The analysis of variance using the calculated total rust value found statistically significant among the cultivars, years, and year-by-cultivar interactions (Table 2, Suppl. Fig. 3). The pairwise comparison of least square means showed significant differences among cultivars except between Alamo and CIR. The pairwise least square means comparison of the cultivars was significant between all pairs in 2008. In 2009, significant differences were also observed between pairs of cultivars except between Alamo and CIR, Alamo and Summer, and CIR and Summer. Kanlow had the lowest calculated total rust value (composite rust score) both in 2008 (41) and 2009 (62), while higher value was observed in Summer (83) in 2008. In addition to genetics, other factors such as temperature and humidity also played a significant role on rust disease development in switchgrass. In general, scores in 2009 were higher than the 2008 field evaluations (data not presented) which may be due to a favorable weather condition (more rainfall and cooler temperature in 2009 vs. 2008, Supplementary Fig. 4) and greater availability of initial inoculum in 2009. Growth chamber experiments 1 and 2 also showed significant differences in rust severity among the cultivars tested. The average disease score of Summer was higher than the other cultivars in experiment 1 but similar to Cave-in-Rock and Kanlow in experiment 2 (Table 3). Alamo had the lowest disease scores in both experiments.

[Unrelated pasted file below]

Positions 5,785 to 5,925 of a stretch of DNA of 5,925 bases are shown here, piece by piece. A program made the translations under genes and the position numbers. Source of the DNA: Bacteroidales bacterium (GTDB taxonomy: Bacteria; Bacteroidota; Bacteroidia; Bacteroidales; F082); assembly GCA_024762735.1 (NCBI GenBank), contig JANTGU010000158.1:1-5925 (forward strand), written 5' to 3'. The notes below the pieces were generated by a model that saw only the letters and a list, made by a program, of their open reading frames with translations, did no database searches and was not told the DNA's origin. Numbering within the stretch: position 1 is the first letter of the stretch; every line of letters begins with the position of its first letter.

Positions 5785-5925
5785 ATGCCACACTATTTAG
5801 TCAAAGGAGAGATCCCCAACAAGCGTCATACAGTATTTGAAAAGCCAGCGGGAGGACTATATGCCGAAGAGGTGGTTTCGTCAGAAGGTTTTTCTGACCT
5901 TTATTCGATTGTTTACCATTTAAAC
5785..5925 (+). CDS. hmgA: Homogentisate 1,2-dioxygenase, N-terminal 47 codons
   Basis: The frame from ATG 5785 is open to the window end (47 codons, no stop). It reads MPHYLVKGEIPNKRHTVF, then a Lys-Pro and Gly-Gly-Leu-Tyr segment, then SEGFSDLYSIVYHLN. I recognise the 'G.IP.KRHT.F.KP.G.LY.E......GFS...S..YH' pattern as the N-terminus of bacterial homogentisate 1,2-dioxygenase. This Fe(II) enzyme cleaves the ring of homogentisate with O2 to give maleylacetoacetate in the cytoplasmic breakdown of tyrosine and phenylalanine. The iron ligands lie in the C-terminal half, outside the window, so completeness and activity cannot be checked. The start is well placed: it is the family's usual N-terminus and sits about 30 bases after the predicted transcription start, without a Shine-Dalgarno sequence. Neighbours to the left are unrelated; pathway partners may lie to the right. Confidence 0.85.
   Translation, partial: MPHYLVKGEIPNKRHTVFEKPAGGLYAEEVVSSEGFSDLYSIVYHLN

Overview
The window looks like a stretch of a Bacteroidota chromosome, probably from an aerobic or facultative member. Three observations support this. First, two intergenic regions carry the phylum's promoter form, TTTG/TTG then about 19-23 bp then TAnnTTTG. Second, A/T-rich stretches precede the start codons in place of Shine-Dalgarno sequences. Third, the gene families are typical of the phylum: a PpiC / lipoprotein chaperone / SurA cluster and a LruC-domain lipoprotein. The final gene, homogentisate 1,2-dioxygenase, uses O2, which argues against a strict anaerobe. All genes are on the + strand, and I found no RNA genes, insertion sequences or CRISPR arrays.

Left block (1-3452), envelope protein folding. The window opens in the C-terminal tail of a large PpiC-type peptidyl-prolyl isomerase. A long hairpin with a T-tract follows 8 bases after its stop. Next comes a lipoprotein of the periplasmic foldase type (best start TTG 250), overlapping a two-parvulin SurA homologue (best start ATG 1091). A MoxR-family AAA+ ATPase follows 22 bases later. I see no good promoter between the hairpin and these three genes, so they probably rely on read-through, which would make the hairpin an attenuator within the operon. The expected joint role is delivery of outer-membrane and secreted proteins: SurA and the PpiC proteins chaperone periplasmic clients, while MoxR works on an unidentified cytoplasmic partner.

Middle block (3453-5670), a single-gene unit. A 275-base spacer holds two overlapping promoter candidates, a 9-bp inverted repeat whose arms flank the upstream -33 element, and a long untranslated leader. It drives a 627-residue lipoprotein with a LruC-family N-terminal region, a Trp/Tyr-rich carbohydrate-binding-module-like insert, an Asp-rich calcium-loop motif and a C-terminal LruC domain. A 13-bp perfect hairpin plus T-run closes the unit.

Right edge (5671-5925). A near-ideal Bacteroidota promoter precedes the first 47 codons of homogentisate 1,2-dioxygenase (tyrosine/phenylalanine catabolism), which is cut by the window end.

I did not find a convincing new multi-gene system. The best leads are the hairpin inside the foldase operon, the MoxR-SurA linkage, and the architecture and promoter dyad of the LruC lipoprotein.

Table 2

ANOVA for rust scores of four switchgrass cultivars each with 10 genotypes evaluated at Ardmore in 2008 and 2009





Variance component (%)b













14 (39)

Genotype (Cultivar)

23 (61)

Year × cultivar





ns not significant

*p = 0.01

aMean square values calculated for F-statistics

bVariance component was calculated using the total variance (5.25) as a denominator for each of the variances components and converted to percentage: figures in parenthesis indicate the percent variability explained by among and within cultivars

Table 3

Mean rust scores for four switchgrass cultivars evaluated under growth-chamber with artificial inoculation of the rust spores


Mean rust score